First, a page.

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Site worker on council estate may have died in ‘shake and bake’ drugs explosion, inquest told

Camden faces question over how engineer was appointed to the job

13 August, 2020 — By Dan Carrier

The fire at Aspen House in February

A DEMOLITION engineer killed in a blaze at an empty block of council flats may have accidentally started the fire while cooking up crystal meth, an inquest has heard.

Camden Council has now been asked to explain what steps were taken to ensure Daniel Coleman, 42, was fit for work before and during his time working at the site – Aspen House.

The inquest at St Pancras Coroner’s Court was told he may have been squatting in the block in Maitland Park Villas, Chalk Farm, outside the hours he was working managing the empty building for the council prior to its demolition.

Fire brigade officials who investigated the incident said they found evidence Mr Coleman may have been using Class A drugs and attempting a process known as “shake and bake” to ­create crystal meth, or meth-amphetamine.

The brigade was called to an explosion at the block in February and later recovered his body.

Investigator Darren Woodhouse told the inquest on Tuesday that he believed it had been caused by a mixture of volatile chemicals. He said a severe explosion blew a window panel out and said he believed it was “likely” to have been caused by “shake and bake”.

“We had not come across it previously,” said Mr Woodhouse. “The gist of it is people mix up materials in a plastic bottle, shake it and it creates crystal meth. It is volatile and it can cause an explosion and intense burning.”

He said his theory was based on circumstantial evidence as much of the room he was found in had been destroyed.

“We went through the debris. We found lithium battery cells. Shake and bake ingredients need lithium, which you get from battery cells,” Mr Woodhouse told the hearing.

Coroner Mary Hassell adjourned the inquest for two weeks, telling the court she wanted to hear evidence from four security guards who worked with Mr Coleman and could help establish whether or not he had been secretly living in the seven-storey block.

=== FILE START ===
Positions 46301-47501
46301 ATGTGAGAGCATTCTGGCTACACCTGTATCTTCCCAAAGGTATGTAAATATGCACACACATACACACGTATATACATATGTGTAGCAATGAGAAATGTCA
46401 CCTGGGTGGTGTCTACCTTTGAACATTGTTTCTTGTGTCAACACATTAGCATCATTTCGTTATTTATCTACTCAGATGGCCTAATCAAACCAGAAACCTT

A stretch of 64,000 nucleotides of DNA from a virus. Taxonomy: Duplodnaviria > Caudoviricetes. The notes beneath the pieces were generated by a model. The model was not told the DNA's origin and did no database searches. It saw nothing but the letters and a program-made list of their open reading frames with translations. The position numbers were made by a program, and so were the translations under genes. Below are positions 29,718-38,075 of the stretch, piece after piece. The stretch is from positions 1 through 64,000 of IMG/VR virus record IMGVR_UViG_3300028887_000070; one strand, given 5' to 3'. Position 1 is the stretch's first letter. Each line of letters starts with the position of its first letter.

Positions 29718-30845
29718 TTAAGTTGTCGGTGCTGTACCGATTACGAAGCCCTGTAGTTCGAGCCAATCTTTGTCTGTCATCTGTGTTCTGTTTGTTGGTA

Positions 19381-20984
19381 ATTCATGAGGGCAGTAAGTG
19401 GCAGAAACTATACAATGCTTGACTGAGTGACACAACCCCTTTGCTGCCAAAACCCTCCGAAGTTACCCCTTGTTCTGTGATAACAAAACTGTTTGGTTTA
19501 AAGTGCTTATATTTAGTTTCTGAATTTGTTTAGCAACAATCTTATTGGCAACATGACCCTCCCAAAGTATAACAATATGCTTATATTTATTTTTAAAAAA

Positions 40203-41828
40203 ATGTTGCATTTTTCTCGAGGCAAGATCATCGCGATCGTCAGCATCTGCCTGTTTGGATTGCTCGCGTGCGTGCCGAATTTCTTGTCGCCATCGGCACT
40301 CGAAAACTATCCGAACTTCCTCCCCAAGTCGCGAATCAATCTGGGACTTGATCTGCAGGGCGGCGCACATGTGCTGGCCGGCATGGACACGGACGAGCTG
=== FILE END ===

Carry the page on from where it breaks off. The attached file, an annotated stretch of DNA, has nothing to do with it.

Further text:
The building is due to be demolished as part of the Town Hall’s Community Investment Programme.

The inquest heard that Mr Coleman had earned a first-class honours degree in engineering and was an experienced construction worker, before having periods of homelessness.

One of his friends, Elias Michaelides, said in a written statement that Mr Coleman had previously lived on demolition sites he was working on and had told him he was squatting in Maitland Park Villas.

He added that months before Mr Coleman’s death, he suffered an accident which badly burned his face and tongue.

Barrister Nicholas Ostrowski, representing Camden Council, asked that Mr Michaelides’s evidence should not be submitted as they believed it was not relevant – and that “elements were simply incorrect”.

Security officer John O’Brien, who works for contractors First Response at Aspen House, said he did not believe Mr Coleman could have been living on the site without being noticed.

He added: “He was a nice, happy bloke. We always got on. I never asked him where he lived. I didn’t think he lived there – but I didn’t work nights. If he had, we would have known. He would come to work on a pushbike. I’d see him arrive and we would have a cup of tea together.”

The New Journal’s front page in February

The inquest heard how Mr Coleman had access to an alarm and keys to the block. Mr O’Brien said: “Dan was in and out of the flats three times a day. He shouldn’t have had any reason to go in, but it was not my place to ask why.”

Toxicologist Lyndsey Ward said Mr Coleman had a mix of ketamine and crystal meth in his bloodstream at the time of his death.

Giving evidence, Camden Council’s head of safer homes, Dominic Johnson, said rules meant no one was permitted to live in the block, and that the site had alarms, fencing and shutters on the ground floor.

He said security guards confirmed no one had been living in the flats.

But Mr Coleman’s former partner, Louisa Thompson, asked the inquest to consider how the Town Hall checked Mr Coleman’s employment history and address, and questioned how a senior manager on a construction site could have Class A drugs in their bloodstream “without anyone noticing”.

Ms Hassell asked Mr Johnson what steps where taken to ensure Mr Coleman was fit to work.

Mr Johnson replied: “We did standard employment checks. He had extensive experience on demolitions. Mr Coleman was seen in a good light. His experience was above and beyond what you would require. There was a strong working relationship [and] no issues with work or discipline.”

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